DSUSA was started 32 years ago by Doug Pringle, a Vietnam veteran who lost his leg in the war. Pringle now serves as president of the organization alongside Bauer, who also lost a leg in Vietnam. "Fortunately, we have opposite legs, so we can split a pair of skis," Pringle joked.
"When you suffer a physical trauma, there's both an emotional, psychological devastation and destruction of the ego, and there's a physical side," Bauer explained. "There's a rebuilding process that has to go on. We use physical sport as that tool of rehabilitation."
"Skiing is one of the most adaptive sports ever," Bauer continued. "I tell people if you can still breathe, if you're still warm, you can ski ... with the help of gravity and adaptive equipment and the adaptive teaching techniques."
Many of those who learn adaptive skiing are serious athletes who go on to pursue competitive goals, setting their sights on the U.S. Disabled Ski Team and, ultimately, the World Cup. The Disabled World Cup was held at Breckenridge concurrent with the Ski Spectacular, filling the mountain with top athletes and offering upcoming skiers a glimpse of the sport's pinnacle.
"The most important component is the continuing education," Bauer confirmed, noting the instructors from all over the country learning new adaptive teaching techniques. "We can teach Johnny to ski. But if we can teach one instructor, they can teach 10 Johnnys in Boston."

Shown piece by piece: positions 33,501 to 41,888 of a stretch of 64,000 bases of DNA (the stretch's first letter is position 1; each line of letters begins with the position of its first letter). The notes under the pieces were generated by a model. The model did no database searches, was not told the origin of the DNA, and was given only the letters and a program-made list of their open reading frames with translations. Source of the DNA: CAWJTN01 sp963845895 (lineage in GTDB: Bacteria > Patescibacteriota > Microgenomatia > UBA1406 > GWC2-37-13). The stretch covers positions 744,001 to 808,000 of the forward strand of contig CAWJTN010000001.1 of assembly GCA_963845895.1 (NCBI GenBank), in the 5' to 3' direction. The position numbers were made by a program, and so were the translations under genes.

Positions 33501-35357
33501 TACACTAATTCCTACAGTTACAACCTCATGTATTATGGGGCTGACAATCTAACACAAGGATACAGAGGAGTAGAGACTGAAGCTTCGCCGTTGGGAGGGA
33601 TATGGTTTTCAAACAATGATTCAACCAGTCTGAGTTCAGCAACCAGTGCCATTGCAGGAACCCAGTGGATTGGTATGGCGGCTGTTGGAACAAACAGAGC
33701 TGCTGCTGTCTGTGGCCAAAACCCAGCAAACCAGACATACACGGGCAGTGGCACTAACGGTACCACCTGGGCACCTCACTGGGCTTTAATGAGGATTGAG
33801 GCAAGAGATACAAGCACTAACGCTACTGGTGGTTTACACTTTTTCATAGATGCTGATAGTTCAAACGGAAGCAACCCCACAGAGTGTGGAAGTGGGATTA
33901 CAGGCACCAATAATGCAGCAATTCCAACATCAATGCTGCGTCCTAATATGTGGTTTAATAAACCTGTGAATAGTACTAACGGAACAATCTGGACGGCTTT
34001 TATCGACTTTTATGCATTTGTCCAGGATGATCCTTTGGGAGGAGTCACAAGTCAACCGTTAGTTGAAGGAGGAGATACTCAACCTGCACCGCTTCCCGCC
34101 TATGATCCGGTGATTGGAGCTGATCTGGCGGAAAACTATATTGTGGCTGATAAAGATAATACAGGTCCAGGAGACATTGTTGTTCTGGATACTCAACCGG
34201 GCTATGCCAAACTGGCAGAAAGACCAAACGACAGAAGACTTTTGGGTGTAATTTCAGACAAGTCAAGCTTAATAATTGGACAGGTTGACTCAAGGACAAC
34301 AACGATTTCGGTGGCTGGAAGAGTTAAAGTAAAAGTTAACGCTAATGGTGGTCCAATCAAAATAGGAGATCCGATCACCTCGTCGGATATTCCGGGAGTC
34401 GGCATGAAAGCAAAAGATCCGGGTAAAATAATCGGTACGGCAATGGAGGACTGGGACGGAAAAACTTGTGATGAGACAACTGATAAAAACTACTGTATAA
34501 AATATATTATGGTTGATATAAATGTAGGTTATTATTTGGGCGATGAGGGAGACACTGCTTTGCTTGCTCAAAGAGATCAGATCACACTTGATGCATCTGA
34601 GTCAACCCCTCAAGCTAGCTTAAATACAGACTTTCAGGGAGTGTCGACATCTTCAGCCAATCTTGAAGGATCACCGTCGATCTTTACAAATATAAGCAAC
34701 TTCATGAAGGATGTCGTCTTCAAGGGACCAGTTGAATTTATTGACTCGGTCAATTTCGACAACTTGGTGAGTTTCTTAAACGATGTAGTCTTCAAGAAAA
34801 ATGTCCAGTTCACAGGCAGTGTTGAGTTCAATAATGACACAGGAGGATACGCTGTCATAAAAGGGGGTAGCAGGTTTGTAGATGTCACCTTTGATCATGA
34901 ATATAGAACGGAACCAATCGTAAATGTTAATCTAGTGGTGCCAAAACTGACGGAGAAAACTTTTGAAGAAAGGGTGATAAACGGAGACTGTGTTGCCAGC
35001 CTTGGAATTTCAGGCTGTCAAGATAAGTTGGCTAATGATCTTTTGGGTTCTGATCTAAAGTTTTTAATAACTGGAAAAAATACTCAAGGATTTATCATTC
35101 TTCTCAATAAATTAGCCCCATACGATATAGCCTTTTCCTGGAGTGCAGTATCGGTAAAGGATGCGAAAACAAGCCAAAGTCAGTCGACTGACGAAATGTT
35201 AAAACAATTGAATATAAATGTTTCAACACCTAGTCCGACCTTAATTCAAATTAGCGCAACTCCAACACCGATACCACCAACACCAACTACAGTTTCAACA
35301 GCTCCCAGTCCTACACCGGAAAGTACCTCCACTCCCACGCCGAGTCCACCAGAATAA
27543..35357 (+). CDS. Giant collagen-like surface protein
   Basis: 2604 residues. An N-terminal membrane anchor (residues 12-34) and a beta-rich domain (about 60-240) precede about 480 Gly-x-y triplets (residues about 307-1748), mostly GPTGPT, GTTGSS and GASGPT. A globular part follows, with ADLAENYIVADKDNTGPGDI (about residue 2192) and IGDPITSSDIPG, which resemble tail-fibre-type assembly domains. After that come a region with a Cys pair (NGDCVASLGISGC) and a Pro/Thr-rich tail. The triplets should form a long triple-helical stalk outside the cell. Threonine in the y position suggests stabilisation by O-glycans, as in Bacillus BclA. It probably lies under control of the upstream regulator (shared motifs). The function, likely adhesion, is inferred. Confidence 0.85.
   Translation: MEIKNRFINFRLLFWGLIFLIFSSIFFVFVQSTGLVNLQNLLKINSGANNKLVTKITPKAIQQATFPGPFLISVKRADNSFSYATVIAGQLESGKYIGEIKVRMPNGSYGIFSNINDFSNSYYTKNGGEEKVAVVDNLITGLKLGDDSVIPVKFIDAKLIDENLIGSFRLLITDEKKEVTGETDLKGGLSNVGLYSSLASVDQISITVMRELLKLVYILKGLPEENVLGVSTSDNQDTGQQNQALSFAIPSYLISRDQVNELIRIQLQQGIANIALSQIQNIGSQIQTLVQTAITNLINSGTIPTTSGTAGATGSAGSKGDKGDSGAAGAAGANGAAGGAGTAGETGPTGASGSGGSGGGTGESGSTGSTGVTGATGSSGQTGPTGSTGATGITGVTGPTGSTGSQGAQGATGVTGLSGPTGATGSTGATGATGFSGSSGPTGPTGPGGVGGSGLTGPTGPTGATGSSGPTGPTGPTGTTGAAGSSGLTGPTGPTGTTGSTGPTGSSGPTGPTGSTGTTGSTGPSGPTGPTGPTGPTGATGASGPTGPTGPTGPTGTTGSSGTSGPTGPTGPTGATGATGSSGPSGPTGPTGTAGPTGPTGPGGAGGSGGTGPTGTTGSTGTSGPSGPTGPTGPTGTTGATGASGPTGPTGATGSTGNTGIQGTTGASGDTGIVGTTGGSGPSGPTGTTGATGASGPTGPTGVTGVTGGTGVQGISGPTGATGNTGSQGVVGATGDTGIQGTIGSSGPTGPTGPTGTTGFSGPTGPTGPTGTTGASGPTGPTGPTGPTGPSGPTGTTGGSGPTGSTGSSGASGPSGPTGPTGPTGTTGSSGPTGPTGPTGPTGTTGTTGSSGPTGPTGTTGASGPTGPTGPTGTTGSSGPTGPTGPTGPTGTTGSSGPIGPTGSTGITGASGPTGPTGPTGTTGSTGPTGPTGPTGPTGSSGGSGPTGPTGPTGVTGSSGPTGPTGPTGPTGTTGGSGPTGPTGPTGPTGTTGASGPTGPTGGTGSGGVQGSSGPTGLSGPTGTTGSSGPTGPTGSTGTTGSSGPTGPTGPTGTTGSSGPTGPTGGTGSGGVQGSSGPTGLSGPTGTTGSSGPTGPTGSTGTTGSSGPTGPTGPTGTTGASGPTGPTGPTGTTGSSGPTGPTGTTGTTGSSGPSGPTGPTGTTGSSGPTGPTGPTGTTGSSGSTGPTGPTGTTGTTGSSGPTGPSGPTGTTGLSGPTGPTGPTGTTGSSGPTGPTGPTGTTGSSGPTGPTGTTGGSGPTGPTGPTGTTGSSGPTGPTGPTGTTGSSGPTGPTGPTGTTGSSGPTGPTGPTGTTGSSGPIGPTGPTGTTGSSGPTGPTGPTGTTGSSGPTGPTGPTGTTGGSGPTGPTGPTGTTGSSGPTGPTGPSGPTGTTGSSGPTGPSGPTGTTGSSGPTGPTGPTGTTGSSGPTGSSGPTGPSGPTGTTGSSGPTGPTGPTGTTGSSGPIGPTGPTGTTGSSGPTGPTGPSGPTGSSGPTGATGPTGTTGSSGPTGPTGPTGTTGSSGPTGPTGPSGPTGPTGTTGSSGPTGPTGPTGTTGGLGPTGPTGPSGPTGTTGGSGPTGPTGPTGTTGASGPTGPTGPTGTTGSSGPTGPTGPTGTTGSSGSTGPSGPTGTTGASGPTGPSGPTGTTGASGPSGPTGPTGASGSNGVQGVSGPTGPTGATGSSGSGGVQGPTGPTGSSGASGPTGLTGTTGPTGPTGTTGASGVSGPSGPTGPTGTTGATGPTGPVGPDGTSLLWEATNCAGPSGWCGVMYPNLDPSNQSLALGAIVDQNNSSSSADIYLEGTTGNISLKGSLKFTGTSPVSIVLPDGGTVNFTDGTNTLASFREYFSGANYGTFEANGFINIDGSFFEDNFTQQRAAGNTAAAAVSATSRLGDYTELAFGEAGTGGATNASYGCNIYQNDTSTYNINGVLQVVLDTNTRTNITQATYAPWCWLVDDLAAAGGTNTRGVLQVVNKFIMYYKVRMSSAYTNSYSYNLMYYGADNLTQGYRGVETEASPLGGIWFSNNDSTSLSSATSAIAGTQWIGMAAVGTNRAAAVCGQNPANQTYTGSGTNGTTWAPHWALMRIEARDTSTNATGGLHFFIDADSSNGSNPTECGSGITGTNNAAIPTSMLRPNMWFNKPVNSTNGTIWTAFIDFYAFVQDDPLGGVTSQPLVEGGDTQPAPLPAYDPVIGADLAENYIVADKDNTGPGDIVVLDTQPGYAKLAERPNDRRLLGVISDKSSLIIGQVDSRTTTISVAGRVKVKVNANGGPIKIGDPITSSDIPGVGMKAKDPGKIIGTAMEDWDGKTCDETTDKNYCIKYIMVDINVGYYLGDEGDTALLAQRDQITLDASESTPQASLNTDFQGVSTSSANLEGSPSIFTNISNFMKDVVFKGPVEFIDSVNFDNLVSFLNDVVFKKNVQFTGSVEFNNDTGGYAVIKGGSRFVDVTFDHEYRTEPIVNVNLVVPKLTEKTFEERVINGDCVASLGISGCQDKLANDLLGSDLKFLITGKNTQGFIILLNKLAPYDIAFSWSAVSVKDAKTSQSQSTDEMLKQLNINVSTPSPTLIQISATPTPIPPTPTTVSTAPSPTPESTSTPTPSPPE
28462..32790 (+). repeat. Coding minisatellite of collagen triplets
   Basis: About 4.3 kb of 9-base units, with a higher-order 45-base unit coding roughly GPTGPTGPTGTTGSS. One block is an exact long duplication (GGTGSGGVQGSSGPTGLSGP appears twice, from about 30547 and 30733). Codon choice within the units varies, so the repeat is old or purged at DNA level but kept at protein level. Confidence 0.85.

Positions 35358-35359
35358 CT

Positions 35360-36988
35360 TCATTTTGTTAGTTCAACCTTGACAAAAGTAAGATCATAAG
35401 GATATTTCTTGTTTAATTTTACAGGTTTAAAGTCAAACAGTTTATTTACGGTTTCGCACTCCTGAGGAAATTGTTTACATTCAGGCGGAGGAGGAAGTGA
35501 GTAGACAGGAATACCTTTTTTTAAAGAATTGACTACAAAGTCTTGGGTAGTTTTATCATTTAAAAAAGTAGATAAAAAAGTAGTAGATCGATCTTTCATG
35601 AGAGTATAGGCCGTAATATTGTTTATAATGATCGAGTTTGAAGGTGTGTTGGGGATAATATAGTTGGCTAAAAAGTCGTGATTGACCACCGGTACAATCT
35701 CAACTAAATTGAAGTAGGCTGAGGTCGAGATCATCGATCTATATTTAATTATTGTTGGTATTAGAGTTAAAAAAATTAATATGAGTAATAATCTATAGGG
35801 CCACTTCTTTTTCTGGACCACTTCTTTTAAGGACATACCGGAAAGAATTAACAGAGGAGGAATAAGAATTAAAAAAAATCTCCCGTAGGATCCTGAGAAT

Bauer cited "critical integration" as the ultimate aim. "Our real goals are to phase all of these programs into the non-disabled structure. ... We want to see the elite athletes integrated with and associated with the national governing body of the sport. We want to see that disabled people have the opportunity in their own environment to participate in sports and recreation activities. We want as many instructors as possible to be trained in the adaptive ski techniques. "
"I'm an ex-rock climber, an adrenaline junkie," explained Glenn Rosenberg, who's been coming to Breckenridge for more than a decade to feed his appetite for adventure. "After I broke my back [20 years ago], I found it very difficult to get that satisfaction. I played wheelchair basketball. But the only thing that really seems to get me back on that edge is going really fast."
"In the late '80s, I started coming up here to ski with BOEC, and I got hooked right away," Rosenberg recalled. "I've been skiing every year since."
Roughly 1,000 skiers a year pass through the BOEC Adaptive Ski Program, and as one of the leading programs among the 86 DSUSA affiliates, BOEC is host for the Ski Spectacular, providing instructors, equipment and lodging. Program director Gene Gamber asserted: "Everyone would like to see the recognition of people with special needs as a viable part of our society. We need to address that. The problem a lot of the time is finding the resources."
Many participants use Ski Spectacular as an opportunity to test new equipment, using $2,000 mono-skis (the cheapest available) free of charge. Rosenberg recalls the horrendous equipment he learned on a decade ago. There was little hope of controlling the fiberglass shell with metal runners underneath -- "high-tech sledding," Gamber called it. All he could do was bomb down the slopes and hope whoever was aiding him could leap into his path for a "Superman stop."
While BOEC instructors are all competent in the new adaptive equipment, Gamber stressed that the basics are the same for all skiers. "Good skiing is good skiing. Gravity, centrifugal force, and angulation. The ability to pressure the ski, steer the ski, edge the ski and balance the ski, that's about it."
For the local chapter of Disabled Sports USA, contact Visually Impaired and Blind Skiers at 535-8134.